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From Ian Holsman <...@holsman.com.au>
Subject Re: Jeff Dean on fast response in an unreliable world
Date Wed, 12 Sep 2012 02:34:46 GMT
The paper mentions how they selectively replicate different subsets of the data. They use 'china
queries' or somesuch as their example.

my understanding is that there is some kind of query/subset monitor that detects hot spots,
and then increases the replication count of them across the farm. It must also be responsible
for decreasing the count as the hotspots become cool again.

regards
Ian
On Sep 12, 2012, at 12:31 PM, Ted Dunning <ted.dunning@gmail.com> wrote:

> What do you mean be selective replication?
> 
> On Tue, Sep 11, 2012 at 7:23 PM, Worthy LaFollette <worthyl@gmail.com>wrote:
> 
>> Very good paper. Am curious now to the strategies for selective
>> replication, which looks if done right would make the query generation more
>> efficient.  Do you know of any papers on that subject?
>> 
>> On Tue, Sep 11, 2012 at 1:37 PM, Ted Dunning <ted.dunning@gmail.com>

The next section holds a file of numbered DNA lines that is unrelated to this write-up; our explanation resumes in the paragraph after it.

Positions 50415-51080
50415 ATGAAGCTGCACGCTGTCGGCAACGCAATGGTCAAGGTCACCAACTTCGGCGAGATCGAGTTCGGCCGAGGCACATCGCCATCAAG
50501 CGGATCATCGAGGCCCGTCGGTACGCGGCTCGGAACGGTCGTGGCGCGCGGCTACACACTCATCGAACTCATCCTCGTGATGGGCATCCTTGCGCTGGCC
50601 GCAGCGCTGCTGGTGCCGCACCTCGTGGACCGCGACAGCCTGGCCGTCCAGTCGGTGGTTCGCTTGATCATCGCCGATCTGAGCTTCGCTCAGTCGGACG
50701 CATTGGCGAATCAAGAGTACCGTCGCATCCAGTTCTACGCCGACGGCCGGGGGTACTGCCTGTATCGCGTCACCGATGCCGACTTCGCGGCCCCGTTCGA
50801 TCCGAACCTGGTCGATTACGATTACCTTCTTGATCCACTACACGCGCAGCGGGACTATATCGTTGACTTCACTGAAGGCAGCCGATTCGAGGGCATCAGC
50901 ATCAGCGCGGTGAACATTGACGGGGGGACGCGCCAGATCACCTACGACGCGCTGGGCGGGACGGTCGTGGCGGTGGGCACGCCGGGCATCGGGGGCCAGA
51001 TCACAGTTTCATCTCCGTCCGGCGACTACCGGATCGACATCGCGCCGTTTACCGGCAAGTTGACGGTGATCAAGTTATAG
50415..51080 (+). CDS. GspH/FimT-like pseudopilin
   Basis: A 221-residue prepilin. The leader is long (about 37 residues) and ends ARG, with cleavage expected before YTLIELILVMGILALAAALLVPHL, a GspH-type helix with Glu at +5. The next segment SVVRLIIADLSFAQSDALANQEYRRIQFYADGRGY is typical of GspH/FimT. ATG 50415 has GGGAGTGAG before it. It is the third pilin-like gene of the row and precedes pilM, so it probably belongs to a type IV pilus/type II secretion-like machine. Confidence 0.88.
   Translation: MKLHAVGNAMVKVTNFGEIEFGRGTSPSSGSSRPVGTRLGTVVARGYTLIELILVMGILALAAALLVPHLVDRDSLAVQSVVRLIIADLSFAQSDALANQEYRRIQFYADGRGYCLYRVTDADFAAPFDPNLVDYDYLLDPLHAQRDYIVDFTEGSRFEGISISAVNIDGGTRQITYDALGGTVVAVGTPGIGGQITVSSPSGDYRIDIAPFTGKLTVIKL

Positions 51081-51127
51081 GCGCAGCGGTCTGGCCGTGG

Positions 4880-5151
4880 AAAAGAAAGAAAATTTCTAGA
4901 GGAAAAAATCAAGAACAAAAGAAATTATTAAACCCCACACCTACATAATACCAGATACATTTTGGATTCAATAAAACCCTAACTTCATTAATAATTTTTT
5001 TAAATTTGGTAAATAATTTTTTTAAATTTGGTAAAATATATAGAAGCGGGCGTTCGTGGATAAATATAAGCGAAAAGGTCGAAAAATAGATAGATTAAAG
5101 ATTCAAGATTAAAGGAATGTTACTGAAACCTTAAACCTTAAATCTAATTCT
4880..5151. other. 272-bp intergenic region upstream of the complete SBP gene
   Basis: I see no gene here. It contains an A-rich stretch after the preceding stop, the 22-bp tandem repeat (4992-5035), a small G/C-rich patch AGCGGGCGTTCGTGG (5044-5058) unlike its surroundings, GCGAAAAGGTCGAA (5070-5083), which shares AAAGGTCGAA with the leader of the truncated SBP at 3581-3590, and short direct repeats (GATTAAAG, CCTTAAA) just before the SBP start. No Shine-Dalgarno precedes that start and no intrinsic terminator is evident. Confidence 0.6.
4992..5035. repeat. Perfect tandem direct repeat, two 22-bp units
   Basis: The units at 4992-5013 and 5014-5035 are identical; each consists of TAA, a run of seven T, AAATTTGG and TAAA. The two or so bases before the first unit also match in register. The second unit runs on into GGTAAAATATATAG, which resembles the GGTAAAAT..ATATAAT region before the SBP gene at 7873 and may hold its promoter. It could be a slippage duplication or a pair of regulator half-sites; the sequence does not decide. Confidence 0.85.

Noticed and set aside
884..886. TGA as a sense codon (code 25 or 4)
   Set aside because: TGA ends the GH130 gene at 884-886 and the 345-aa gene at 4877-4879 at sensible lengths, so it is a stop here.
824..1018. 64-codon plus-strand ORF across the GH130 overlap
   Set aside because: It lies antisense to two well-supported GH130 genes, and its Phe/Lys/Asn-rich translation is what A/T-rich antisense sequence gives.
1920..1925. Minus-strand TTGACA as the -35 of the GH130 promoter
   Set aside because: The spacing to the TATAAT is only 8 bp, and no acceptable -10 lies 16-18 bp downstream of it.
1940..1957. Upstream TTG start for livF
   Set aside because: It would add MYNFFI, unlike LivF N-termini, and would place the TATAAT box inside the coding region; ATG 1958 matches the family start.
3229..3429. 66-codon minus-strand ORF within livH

>> wrote:
>> 
>>> Headed into Thursday's meetup, this paper by Jeff Dean provides a very
>> good
>>> description of strategies for getting fast response times with variable
>>> quality infrastructure.
>>> 
>>> http://research.google.com/people/jeff/latency.html
>>> 
>>> The key point here is that it is very important to have asynchronous
>>> queries with a cancel.  Above that level, there needs to be a simple
>>> strategy for pushing second versions of queries out to the workers and
>>> canceling defunct or redundant queries.
>>> 
>> 

--
Ian Holsman
Ian@Holsman.com.au
http://doitwithdata.com.au
PH: +61-400-988-964 Skype:iholsman



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